WASHINGTON, April 19, 2017- Congressional budget negotiators want to finish work on a fiscal 2017 agreement that would avert a government shutdown next week and provide assistance to cotton producers – making it easier for lawmakers to write the next farm bill. The continuing resolution expires April 28, and congressional leaders hope to pass legislation before then to fund departments and agencies for the rest of the fiscal year, which ends Sept. 30. Senate Majority Leader Mitch McConnell, R-Ky., has expressed confidence a spending deal will pass in time.
The legislation, known as a “cromnibus,” is expected to be a combination of individual spending bills for some departments and agencies (an omnibus), including the Agriculture Department and Food and Drug Administration, plus a continuing resolution, or CR, for some other departments.
Details of the legislation won’t be released until next week, but supporters of the cotton industry are increasingly bullish on the chances that the cromnibus will include a provision making cotton seed eligible for the Price Loss Coverage (PLC) program created by the 2014 farm bill. The industry appealed to then-Agriculture Secretary Tom Vilsack to allow cotton producers to participate in PLC, but he declined, saying he lacked the statutory authority.
Addressing the issue through an appropriations bill would get around the legal questions Vilsack cited, while ensuring that cotton producers will have a PLC funding stream, or baseline, when Congress writes the next farm bill. That baseline would mean lawmakers wouldn’t have to take money from other areas of the farm bill in order to authorize and fund PLC payments for cotton seed.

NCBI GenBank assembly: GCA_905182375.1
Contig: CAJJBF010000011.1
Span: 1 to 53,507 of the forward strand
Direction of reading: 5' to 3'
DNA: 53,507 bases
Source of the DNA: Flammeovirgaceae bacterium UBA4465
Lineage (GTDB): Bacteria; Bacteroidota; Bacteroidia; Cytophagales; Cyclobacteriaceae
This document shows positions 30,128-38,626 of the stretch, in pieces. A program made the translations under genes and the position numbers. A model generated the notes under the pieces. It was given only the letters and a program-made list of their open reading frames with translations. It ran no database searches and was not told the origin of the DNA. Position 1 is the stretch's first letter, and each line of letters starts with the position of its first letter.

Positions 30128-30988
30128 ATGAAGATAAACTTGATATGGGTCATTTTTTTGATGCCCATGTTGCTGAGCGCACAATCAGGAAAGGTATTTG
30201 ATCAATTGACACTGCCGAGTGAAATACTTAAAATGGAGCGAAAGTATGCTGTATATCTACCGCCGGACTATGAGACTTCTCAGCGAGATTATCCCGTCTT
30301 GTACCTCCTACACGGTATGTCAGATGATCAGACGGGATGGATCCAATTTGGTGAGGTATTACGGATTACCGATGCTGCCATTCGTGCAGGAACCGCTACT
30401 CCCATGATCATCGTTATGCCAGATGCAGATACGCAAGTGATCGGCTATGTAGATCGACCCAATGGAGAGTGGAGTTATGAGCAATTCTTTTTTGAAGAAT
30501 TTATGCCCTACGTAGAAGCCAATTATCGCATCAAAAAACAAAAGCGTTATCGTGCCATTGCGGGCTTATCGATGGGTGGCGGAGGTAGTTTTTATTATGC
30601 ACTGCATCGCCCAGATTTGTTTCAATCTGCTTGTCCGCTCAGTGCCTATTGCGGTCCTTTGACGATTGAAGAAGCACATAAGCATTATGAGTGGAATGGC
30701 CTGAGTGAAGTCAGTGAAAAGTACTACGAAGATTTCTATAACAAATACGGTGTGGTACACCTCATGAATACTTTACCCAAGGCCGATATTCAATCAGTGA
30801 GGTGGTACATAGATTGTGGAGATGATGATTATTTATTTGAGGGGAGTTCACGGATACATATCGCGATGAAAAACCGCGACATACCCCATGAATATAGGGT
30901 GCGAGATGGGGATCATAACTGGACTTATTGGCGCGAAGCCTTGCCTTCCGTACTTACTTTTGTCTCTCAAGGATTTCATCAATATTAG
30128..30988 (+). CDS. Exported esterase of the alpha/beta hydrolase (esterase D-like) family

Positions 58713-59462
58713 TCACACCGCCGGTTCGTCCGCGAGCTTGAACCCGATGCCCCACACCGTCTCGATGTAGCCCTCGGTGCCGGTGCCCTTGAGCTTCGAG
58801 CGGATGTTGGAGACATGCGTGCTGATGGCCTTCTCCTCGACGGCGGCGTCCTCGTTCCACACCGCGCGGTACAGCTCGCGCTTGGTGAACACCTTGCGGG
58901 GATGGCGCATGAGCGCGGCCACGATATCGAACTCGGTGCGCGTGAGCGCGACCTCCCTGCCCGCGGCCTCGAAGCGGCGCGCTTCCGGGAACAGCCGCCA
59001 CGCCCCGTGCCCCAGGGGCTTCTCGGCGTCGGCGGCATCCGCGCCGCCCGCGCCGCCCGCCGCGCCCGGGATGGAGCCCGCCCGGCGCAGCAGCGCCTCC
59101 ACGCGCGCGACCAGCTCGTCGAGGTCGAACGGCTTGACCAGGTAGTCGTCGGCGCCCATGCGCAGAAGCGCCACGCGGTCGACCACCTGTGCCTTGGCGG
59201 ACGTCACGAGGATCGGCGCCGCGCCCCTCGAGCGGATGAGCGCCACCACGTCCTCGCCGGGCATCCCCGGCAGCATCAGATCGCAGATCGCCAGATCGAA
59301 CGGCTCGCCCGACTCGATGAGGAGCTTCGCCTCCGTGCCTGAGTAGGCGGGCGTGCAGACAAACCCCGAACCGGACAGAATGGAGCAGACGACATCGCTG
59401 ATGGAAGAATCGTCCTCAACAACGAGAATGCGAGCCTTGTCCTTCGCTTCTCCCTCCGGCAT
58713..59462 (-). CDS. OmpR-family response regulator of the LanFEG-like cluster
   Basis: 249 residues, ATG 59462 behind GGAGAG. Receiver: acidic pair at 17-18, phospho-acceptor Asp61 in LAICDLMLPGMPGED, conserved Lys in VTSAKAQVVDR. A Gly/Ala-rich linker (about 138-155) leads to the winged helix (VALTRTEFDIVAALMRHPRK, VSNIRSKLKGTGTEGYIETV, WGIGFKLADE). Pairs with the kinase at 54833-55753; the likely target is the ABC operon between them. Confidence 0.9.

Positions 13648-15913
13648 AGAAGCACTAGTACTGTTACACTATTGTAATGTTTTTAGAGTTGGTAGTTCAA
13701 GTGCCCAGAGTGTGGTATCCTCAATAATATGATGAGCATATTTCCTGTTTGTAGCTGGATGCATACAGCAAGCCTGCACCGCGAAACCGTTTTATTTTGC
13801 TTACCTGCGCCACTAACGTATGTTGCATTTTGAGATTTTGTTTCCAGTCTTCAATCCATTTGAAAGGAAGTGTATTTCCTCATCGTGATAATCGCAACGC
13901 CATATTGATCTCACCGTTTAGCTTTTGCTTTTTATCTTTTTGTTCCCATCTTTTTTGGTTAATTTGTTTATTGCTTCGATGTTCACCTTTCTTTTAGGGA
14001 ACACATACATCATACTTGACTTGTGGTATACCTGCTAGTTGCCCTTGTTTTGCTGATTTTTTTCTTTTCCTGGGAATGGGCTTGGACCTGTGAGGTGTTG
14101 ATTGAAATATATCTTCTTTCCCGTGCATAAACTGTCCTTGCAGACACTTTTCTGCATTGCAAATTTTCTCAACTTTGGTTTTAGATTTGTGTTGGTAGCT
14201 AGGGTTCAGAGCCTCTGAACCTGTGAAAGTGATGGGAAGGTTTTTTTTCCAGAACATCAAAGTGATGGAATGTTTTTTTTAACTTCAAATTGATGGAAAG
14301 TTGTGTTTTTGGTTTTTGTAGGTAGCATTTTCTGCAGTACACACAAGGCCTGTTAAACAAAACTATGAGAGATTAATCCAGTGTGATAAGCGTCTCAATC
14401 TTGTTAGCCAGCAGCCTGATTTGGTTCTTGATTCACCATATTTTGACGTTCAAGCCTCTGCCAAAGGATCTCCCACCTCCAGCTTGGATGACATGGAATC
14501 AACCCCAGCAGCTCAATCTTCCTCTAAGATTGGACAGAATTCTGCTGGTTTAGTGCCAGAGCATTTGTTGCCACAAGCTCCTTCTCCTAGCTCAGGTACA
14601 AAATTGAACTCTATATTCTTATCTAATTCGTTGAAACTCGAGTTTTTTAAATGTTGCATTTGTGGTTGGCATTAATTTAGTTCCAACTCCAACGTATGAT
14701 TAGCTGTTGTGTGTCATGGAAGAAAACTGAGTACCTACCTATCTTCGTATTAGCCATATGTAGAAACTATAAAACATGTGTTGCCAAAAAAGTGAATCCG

The chairman of the Agriculture Appropriations Subcommittee, Robert Aderholt, R-Ala., told Agri-Pulse that he discussed the cotton issue with the chairman of the full Appropriations Committee, Rodney Frelinghuysen, R-N.J., and that Frelinghuysen was “very optimistic” that it would be included in the spending legislation. According to sources, supporters of the cotton provision were able to get the cost estimate based on the Congressional Budget Office’s 2016 projections rather than an updated forecast released in January. The January numbers would have significantly increased the cost of the proposal.
The ranking Democrat on the House Agriculture Committee, Collin Peterson of Minnesota, said he was hopeful the bill could include more support for dairy producers by altering the feed-cost formula in the Margin Protection Program (MPP) and by alterations to the Livestock Gross Margin insurance product. “The argument would be that if you’re going to (provide aid) for cotton, then why don’t you do it for dairy? There are a lot more dairy farmers than cotton,” he said.
Chris Galen, a spokesman for the National Milk Producers Federation, said Tuesday that the group is trying to enact unspecified changes to the MPP. “We can’t get into the details as it’s still a work in progress, but we’re working with members of Congress to look for every legislative opportunity to improve” the MPP.
Other issues potentially in play include funding for conservation programs and international food assistance. The House Appropriations Committee proposed cuts to the 2014 farm bill’s mandated spending levels for both the Environmental Quality Incentives Program and the Conservation Stewardship Program. The Senate Appropriations Committee proposed a cut to EQIP.
Such cuts would reduce the program’s funding baseline heading into the negotiation for the next farm bill and also would force USDA to turn away applications for EQIP and CSP funding, said Paul Wolfe, senior policy specialist with the National Sustainable Agriculture Coalition. The House committee proposed to cut EQIP by $112.8 million and to reduce new CSP enrollments by 2 million acres to 8 million acres. The Senate panel proposed a $190.8 million reduction in EQIP.
As for food aid, President Trump’s proposed budget would cut the Food for Peace program and eliminate the McGovern-Dole international school feeding program. Aderholt suggested there could be cuts, possibly in McGovern-Dole. He said his priority was to protect Food for Peace, which funds the delivery of U.S. commodities to needy regions of the world.
“I don’t want to see it decreased,” Aderholt said. But he said there “clearly… are going to be some cuts somewhere.”